Counting carbs is actually pretty easy to do. All you need is a source of information that gives the carb counts in grams of specific portions of foods. It can be a book, or a database or website on the internet..
I can recommend the following since I have them in my own library or use them frequently:
The most important part of counting carbs is to understand the difference between total carbohydrate measures, and the measure of usable, impact, effective or "net" carb carbs.
To count carbs accurately, use the net or usable carb number when adding up your carb intake.
If you are eating a ketogenic diet for weight loss, and you are new to counting carbs, I recommend that you keep track of what you are eating in order to be to count carbs accurately. This means keeping a food journal or buying software to track your food intake. After you've been on the diet for a while, you'll get a pretty good idea of how much carb is in different foods, and then you should be able to track it accurately without writing everything down.
Of course, if you are just eating a ketogenic diet for health reasons, you don't need to know how much carb is in your food. Just the act of cutting out the obvious carbohydrates (breads, crackers, pasta and sugar) from your diet will help you feel 100% better.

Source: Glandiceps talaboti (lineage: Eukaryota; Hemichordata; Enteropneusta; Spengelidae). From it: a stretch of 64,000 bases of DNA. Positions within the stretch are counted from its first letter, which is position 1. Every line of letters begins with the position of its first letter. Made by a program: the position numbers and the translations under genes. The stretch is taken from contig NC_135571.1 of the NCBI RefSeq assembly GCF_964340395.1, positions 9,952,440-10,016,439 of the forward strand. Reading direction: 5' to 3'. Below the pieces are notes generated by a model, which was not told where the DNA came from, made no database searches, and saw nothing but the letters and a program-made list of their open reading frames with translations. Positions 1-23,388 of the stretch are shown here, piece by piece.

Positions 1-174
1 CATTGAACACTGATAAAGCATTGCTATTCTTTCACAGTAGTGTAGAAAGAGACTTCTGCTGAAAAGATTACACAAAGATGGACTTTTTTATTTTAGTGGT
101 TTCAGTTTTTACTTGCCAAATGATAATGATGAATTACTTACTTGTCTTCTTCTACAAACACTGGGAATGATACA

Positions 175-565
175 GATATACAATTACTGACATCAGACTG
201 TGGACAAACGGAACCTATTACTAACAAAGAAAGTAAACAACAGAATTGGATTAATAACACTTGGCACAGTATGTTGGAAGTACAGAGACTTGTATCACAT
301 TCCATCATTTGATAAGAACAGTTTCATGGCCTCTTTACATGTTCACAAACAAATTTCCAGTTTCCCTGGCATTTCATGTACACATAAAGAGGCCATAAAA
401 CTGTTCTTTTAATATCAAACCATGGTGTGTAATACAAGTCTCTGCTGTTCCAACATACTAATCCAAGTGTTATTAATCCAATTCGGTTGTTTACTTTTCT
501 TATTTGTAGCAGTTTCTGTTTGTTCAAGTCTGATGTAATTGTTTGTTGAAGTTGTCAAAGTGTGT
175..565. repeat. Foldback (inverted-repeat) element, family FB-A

One note to remember: Some people on ketogenic diets use sugar alcohols to sweeten yogurt or low carb cheesecakes. Sugar alcohols are are sugar molecules which have been designed to be undigestible. (Examples include erythritol, mannitol, sorbitol and the like.) Many people in the low carb world feel that sugar alcohol carbs do have an impact on ketosis and blood sugar, and so they count them in when totaling up usable carbs. Other people are able to eat them without any effect on weight loss or ketosis. You'll have to learn what works for you by trial and error.
Carb Counting Books